The team I’m working with is moving away from a big Flex app, so I’ve been evaluating a lot of different Javascript frameworks and ways of organizing a project. Our Flex app is pretty big (round about 100 swfs), and one thing we like about Flex is how it makes reusing components fairly easy. BEM seems like it offers something similar, in terms of modularity, with perhaps a better organizational structure.

My method of evaluation has been to re-implement one of our medium complexity pages, using different frameworks and styles. The concept of the page is fairly straightforward - a search, some tabs that display data, and some editing functionality, but it’s big enough and has enough state that it offers some flavor of what it is like to develop in a given framework.

Setting up the BEM Tutorial

After reading the “what is BEM” stuff, I dove right into setting up the “hello world” tutorial. I already have node and github installed, so I fired up gitbash, and started copy pasting.

The first1 thing I ran into was that bem server didn’t quite do what the tutorial said it would. I expected that command to run a server, so I could check out the demo page, but something went wrong and I had to dive into the documentation to figure out how to actually run a bem server. For me, the answer was to run bem server -p 8080 --host= I assume this is a network or security setting, because the problem seemed to be that a host of wouldn’t work on my machine.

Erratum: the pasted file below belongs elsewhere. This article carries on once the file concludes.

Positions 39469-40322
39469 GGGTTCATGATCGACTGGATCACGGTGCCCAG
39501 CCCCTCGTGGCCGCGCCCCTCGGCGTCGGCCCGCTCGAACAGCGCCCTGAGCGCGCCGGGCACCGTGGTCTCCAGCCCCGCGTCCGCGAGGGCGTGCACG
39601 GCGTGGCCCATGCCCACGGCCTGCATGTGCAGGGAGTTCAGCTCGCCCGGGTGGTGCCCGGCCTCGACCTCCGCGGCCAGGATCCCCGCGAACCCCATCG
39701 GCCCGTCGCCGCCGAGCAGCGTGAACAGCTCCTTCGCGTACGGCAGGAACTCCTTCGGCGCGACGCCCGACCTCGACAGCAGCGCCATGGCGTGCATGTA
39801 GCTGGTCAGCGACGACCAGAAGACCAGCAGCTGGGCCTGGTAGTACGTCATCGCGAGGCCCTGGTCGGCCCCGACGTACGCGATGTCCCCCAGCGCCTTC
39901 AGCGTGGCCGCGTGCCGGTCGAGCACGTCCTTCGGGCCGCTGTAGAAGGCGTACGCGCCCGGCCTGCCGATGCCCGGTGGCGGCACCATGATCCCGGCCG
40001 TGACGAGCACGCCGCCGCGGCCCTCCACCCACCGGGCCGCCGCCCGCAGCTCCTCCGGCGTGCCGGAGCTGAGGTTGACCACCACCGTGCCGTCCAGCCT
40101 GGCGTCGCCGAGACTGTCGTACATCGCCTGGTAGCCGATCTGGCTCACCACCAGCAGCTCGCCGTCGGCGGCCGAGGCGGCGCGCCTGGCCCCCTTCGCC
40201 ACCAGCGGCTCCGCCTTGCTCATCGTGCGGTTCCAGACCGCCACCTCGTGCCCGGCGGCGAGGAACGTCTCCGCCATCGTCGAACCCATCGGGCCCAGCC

I created a test bundle without an trouble and was able to make a bemjson.js that said “hello BEMHTML” without trouble. Then I tried the part of the tutorial where we make the “hello world” dynamic via BEMHTML.

At first I was a little confused by what they meant when they said

Edit test.bemjson.js:

{block: ‘hello’, name: ‘BEMHTML’ }

I wasn’t sure where I should put the snippet, but then it dawned on me that the tutorial intended me to remove the content field from the ‘hello’ block and add a name field. Initially I tried to put the entire snippet in the content field. ¯\_(ツ)_/¯